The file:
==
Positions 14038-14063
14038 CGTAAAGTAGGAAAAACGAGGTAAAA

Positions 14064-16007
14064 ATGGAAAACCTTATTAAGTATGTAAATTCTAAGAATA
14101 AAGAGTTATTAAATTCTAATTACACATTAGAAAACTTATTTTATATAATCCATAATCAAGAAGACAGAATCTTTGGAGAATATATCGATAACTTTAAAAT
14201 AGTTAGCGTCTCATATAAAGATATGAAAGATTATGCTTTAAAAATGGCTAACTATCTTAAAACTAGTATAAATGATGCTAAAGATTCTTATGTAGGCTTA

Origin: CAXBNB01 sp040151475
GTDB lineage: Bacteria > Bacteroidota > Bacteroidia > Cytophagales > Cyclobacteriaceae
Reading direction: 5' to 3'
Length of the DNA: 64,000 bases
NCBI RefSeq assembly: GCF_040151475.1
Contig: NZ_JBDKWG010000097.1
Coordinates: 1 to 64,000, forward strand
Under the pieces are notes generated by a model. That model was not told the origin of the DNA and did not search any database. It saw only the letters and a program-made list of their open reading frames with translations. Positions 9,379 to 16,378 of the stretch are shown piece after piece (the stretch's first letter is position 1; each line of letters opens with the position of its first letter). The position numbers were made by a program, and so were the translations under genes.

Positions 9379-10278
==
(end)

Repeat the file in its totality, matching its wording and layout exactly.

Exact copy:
Positions 14038-14063
14038 CGTAAAGTAGGAAAAACGAGGTAAAA

Positions 14064-16007
14064 ATGGAAAACCTTATTAAGTATGTAAATTCTAAGAATA
14101 AAGAGTTATTAAATTCTAATTACACATTAGAAAACTTATTTTATATAATCCATAATCAAGAAGACAGAATCTTTGGAGAATATATCGATAACTTTAAAAT
14201 AGTTAGCGTCTCATATAAAGATATGAAAGATTATGCTTTAAAAATGGCTAACTATCTTAAAACTAGTATAAATGATGCTAAAGATTCTTATGTAGGCTTA

Origin: CAXBNB01 sp040151475
GTDB lineage: Bacteria > Bacteroidota > Bacteroidia > Cytophagales > Cyclobacteriaceae
Reading direction: 5' to 3'
Length of the DNA: 64,000 bases
NCBI RefSeq assembly: GCF_040151475.1
Contig: NZ_JBDKWG010000097.1
Coordinates: 1 to 64,000, forward strand
Under the pieces are notes generated by a model. That model was not told the origin of the DNA and did not search any database. It saw only the letters and a program-made list of their open reading frames with translations. Positions 9,379 to 16,378 of the stretch are shown piece after piece (the stretch's first letter is position 1; each line of letters opens with the position of its first letter). The position numbers were made by a program, and so were the translations under genes.

Positions 9379-10278